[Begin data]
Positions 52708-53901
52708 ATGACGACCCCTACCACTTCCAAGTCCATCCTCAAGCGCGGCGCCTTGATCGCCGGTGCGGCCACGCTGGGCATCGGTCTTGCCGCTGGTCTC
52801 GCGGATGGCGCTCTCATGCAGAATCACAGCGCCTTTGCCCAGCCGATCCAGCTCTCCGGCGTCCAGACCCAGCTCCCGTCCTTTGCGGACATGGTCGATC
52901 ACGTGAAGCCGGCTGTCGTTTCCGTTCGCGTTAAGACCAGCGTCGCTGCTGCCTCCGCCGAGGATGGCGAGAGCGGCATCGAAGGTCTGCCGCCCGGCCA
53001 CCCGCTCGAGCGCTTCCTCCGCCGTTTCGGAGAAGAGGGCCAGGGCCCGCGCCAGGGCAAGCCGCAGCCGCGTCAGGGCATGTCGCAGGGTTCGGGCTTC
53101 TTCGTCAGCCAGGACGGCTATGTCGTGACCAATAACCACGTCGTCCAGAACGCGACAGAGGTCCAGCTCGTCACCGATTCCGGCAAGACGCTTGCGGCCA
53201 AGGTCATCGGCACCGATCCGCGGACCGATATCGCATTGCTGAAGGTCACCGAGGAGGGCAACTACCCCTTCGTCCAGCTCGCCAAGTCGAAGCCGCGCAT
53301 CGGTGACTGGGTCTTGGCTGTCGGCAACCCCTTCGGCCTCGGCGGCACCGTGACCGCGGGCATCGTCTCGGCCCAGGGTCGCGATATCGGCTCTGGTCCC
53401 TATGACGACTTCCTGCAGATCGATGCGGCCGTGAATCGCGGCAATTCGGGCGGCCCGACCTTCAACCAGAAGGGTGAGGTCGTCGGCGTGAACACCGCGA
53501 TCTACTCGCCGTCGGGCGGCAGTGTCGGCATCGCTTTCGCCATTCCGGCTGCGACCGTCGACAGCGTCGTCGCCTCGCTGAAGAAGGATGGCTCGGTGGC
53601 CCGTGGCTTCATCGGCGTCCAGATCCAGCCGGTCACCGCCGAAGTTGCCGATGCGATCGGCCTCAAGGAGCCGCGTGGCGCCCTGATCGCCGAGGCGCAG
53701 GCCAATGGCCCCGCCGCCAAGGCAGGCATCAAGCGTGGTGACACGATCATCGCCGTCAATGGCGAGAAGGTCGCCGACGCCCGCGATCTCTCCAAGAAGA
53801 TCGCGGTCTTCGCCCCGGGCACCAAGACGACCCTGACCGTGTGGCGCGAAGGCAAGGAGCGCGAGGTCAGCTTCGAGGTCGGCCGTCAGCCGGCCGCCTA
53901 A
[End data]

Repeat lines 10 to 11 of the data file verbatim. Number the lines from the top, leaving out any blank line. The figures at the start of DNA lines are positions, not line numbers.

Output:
53501 TCTACTCGCCGTCGGGCGGCAGTGTCGGCATCGCTTTCGCCATTCCGGCTGCGACCGTCGACAGCGTCGTCGCCTCGCTGAAGAAGGATGGCTCGGTGGC
53601 CCGTGGCTTCATCGGCGTCCAGATCCAGCCGGTCACCGCCGAAGTTGCCGATGCGATCGGCCTCAAGGAGCCGCGTGGCGCCCTGATCGCCGAGGCGCAG